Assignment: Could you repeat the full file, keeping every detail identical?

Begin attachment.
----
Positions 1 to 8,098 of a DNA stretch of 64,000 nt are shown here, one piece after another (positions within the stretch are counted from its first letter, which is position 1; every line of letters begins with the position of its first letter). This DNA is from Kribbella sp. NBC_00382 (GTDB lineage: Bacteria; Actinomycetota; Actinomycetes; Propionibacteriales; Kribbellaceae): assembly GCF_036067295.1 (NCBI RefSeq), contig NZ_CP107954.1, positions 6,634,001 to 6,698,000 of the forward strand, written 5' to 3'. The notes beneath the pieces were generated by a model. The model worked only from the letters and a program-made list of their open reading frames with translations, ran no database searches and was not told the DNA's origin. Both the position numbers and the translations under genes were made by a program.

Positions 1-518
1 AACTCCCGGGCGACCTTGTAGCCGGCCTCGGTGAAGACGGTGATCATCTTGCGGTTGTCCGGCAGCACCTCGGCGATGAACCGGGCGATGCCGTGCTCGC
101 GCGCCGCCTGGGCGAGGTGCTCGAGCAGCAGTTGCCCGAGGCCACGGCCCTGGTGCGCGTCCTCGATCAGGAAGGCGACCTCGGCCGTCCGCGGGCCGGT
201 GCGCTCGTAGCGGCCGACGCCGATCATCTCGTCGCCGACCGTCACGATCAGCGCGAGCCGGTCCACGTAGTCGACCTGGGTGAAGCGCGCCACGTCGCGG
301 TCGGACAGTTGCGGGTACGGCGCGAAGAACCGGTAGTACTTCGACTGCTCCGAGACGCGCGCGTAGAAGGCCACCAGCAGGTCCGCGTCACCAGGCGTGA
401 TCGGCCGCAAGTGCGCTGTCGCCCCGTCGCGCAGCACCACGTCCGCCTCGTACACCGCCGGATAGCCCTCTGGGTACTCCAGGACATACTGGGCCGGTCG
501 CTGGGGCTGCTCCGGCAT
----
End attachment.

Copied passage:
Positions 1 to 8,098 of a DNA stretch of 64,000 nt are shown here, one piece after another (positions within the stretch are counted from its first letter, which is position 1; every line of letters begins with the position of its first letter). This DNA is from Kribbella sp. NBC_00382 (GTDB lineage: Bacteria; Actinomycetota; Actinomycetes; Propionibacteriales; Kribbellaceae): assembly GCF_036067295.1 (NCBI RefSeq), contig NZ_CP107954.1, positions 6,634,001 to 6,698,000 of the forward strand, written 5' to 3'. The notes beneath the pieces were generated by a model. The model worked only from the letters and a program-made list of their open reading frames with translations, ran no database searches and was not told the DNA's origin. Both the position numbers and the translations under genes were made by a program.

Positions 1-518
1 AACTCCCGGGCGACCTTGTAGCCGGCCTCGGTGAAGACGGTGATCATCTTGCGGTTGTCCGGCAGCACCTCGGCGATGAACCGGGCGATGCCGTGCTCGC
101 GCGCCGCCTGGGCGAGGTGCTCGAGCAGCAGTTGCCCGAGGCCACGGCCCTGGTGCGCGTCCTCGATCAGGAAGGCGACCTCGGCCGTCCGCGGGCCGGT
201 GCGCTCGTAGCGGCCGACGCCGATCATCTCGTCGCCGACCGTCACGATCAGCGCGAGCCGGTCCACGTAGTCGACCTGGGTGAAGCGCGCCACGTCGCGG
301 TCGGACAGTTGCGGGTACGGCGCGAAGAACCGGTAGTACTTCGACTGCTCCGAGACGCGCGCGTAGAAGGCCACCAGCAGGTCCGCGTCACCAGGCGTGA
401 TCGGCCGCAAGTGCGCTGTCGCCCCGTCGCGCAGCACCACGTCCGCCTCGTACACCGCCGGATAGCCCTCTGGGTACTCCAGGACATACTGGGCCGGTCG
501 CTGGGGCTGCTCCGGCAT